Talentless Nana Anime Review: My Hero Academia Meets Death Note.

4 stars
Nowadays, whenever someone makes a
Talentless Nana reference, you can bet that they’re going to turn it into some kind of Among Us reference, like, “Pink sus!” or something similar.
Well, I think a much more suitable way of describing it (as well as not having been referenced to death) would be to say that, “Talentless Nana is what you would get if your merged Death Note and My Hero Academia into a single story.
Before I get into what this entails though, I would like to warn some who may have not seen the first episode of Talentless Nana to go and watch it before reading this review.
Trust me, you don’t want the entire surprise premise of this show to be spoiled for you by a review.
Still here?
Ok, so based off the manga by Looseboy, and directed by Shinji Ishihira, the story takes place on an isolated island, where children with super powers known as Talents are taken to be trained to fight the vaguely named “Enemies of Humanity.”
Our main character is supposedly Nanao Nakajima (Hiro Shimono), a one note, Deku clone, who I found it very hard to relate to because of how many times I’ve seen his character done before.
Enter Nana Hiiragi, a new student who supposedly has the ability to read minds and pushes Nanao to be more confident and eventually become the class leader.
Notice how I used the word “supposedly” when talking about how Nanao was the main character and that Nana could read minds?
Well, the surprise twist of the episode is that Nanao is actually not the main character because Nana murders him, after revealing that she actually can’t read minds but is just really good at reading people.
Turns out that the Talented are actually the true “Enemies of Humanity”, and Nana has been sent by a shady government organization to covertly murder every single one of them on the island to protect humanity. 

I didn’t expect this twist and it instantly made the show 100 times better.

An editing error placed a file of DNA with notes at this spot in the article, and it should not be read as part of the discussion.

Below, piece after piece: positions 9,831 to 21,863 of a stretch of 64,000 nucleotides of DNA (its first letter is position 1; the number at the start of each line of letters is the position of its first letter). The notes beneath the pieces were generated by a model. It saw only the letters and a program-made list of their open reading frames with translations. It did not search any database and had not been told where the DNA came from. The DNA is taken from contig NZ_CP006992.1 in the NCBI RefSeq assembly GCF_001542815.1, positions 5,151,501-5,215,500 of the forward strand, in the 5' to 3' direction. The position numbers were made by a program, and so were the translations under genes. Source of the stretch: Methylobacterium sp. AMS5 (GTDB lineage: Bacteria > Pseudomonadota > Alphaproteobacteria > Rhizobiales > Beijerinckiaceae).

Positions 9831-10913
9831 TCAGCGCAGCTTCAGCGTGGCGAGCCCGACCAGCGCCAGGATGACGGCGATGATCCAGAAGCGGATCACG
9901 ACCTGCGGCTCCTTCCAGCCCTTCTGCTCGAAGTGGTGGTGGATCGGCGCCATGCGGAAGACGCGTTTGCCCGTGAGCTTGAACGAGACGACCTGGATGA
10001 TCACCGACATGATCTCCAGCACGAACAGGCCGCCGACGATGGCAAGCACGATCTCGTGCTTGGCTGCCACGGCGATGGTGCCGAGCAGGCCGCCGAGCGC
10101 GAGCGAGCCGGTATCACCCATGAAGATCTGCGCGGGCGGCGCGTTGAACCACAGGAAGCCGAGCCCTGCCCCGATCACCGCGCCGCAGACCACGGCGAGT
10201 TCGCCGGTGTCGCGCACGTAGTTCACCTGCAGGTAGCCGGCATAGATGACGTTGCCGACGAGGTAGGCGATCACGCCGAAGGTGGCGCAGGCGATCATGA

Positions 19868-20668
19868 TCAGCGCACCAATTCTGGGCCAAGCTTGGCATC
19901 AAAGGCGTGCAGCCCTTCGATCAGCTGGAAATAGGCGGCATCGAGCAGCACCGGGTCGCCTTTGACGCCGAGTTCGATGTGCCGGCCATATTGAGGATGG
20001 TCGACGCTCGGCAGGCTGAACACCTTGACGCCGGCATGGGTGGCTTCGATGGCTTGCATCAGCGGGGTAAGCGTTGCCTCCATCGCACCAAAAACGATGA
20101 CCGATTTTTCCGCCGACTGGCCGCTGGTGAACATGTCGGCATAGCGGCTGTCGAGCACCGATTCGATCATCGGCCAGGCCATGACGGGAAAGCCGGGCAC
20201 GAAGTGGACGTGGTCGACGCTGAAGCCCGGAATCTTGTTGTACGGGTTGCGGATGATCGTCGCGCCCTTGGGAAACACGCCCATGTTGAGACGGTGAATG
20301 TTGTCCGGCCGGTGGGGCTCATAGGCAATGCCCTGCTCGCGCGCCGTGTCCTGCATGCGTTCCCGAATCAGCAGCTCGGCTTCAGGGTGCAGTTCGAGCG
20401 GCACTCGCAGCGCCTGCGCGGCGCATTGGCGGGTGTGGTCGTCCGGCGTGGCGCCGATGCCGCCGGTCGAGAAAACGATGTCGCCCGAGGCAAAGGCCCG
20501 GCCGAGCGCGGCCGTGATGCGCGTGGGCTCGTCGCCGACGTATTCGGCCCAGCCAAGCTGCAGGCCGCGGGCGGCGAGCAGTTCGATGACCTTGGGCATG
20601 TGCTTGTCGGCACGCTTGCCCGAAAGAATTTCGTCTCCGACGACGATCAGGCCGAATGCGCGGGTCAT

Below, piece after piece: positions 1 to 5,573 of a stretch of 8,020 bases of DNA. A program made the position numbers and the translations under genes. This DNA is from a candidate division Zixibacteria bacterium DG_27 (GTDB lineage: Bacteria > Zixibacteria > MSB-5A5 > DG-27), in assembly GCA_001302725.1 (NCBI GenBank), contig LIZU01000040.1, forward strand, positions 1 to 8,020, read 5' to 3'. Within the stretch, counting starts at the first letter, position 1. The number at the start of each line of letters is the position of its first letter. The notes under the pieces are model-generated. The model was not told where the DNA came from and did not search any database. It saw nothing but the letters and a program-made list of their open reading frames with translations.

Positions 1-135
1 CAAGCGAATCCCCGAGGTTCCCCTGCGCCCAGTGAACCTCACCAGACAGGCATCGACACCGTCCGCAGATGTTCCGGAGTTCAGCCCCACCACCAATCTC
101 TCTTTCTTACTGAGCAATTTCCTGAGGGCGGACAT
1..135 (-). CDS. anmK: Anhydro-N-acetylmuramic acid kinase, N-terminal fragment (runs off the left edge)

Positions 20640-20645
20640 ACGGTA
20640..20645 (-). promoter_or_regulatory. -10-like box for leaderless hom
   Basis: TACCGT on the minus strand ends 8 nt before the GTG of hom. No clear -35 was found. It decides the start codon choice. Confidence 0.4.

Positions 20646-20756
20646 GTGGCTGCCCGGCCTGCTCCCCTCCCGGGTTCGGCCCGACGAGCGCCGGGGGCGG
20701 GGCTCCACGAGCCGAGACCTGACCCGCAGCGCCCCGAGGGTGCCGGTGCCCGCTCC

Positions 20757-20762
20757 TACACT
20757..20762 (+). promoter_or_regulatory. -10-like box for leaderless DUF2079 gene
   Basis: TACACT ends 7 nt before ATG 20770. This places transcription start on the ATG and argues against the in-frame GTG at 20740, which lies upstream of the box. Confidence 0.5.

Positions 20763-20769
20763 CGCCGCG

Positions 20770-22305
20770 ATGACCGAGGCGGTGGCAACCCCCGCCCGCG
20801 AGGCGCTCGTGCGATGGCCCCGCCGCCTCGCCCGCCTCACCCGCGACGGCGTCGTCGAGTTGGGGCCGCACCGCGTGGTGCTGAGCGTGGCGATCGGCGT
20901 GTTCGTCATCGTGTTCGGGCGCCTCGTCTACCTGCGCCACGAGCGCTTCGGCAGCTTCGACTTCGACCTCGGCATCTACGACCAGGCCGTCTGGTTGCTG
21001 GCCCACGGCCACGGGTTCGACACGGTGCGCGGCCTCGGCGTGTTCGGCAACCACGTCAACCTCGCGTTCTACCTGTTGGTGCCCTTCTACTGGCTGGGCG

Before the twist, Talentless Nana looked like a generic, cliched, rip off of My Hero Academia.
Now though, it had taken a Death Note twist, becoming a murder mystery where we see the perspective of the murderer.
And, if Nana is this series’ Light, then Kyoya Onodera (Yuichi Nakamura) is definitely its L, as the antisocial, wannabe detective who begins to suspect Nana right from the get-go.
Their game of cat and mouse is entertaining to watch, and just as good is the slowly growing friendship between Nana and the insanely good natured Michiru Inukai (Mai Nakahara), an akward turn of events for Nana because she is supposed to kill Michiru eventually.
The character development Nana gains from interacting with these two, while still trying to kill them and every other student, is just great and delivers many fun episodes, like the two part “Necromancer”, “Survival of the Fittest”, and “Revival”.
As for Nana herself, I have to give major props to her voice actress, Rumi Okubo, who is able to portray the fake, outward persona Nana shows and her true self perfectly. 

Nana has different voices for her fake and real personalities and Okubo pulls both off expertly.

Along with this, the show’s OP, “Broken Sky”, by Miyu Tomita, and ED, “Bakemono to Yobarete”, by Chiai Fujikawa, are also complete bangers.
However, there are a few issues with
Talentless Nana that do hold it back a bit.
The first of these is the direction, which is, overall, nothing special for the most part, not that there’s anything wrong with this.   
One thing I definitely had an issue with, though, was the cliffhangers, or rather, the way they were constructed.
More often than not, an episode would end with some big cliffhanger, where the audience would wonder if Nana was about to get caught, only for the first few minutes of the next episode to resolve this cliffhanger with absolutely no lasting consequences.
This did get quite frustrating after a while and it made it hard for me to get excited for next week because I was sure that whatever cliffhanger we were on would instantly be solved in the following episode.
Also, the show had a bit of a problem introducing characters because it’s clear that the writer came up with them as they went along, with characters, who we have never seen before, showing up, only for the other characters to act as though they’d been there the whole time.
Still, this did not ruin my experience of these episodes and there really are some great scenes and twists throughout that had me eager to see what would happen next. 

Some twists, like the one in episode nine, do actually keep consequences and made me excited for what was to come.

In its entirety, Talentless Nana is a really good anime, with some fun moments and great character development, for its main characters at least.
Unfortunately, I’ve heard that the sales for the show haven’t been doing too well, so it seems unlikely that we will be getting a season two, which is a shame because the manga is also a blast.
You can expect a review for the Talentless Nana manga in the coming weeks. 

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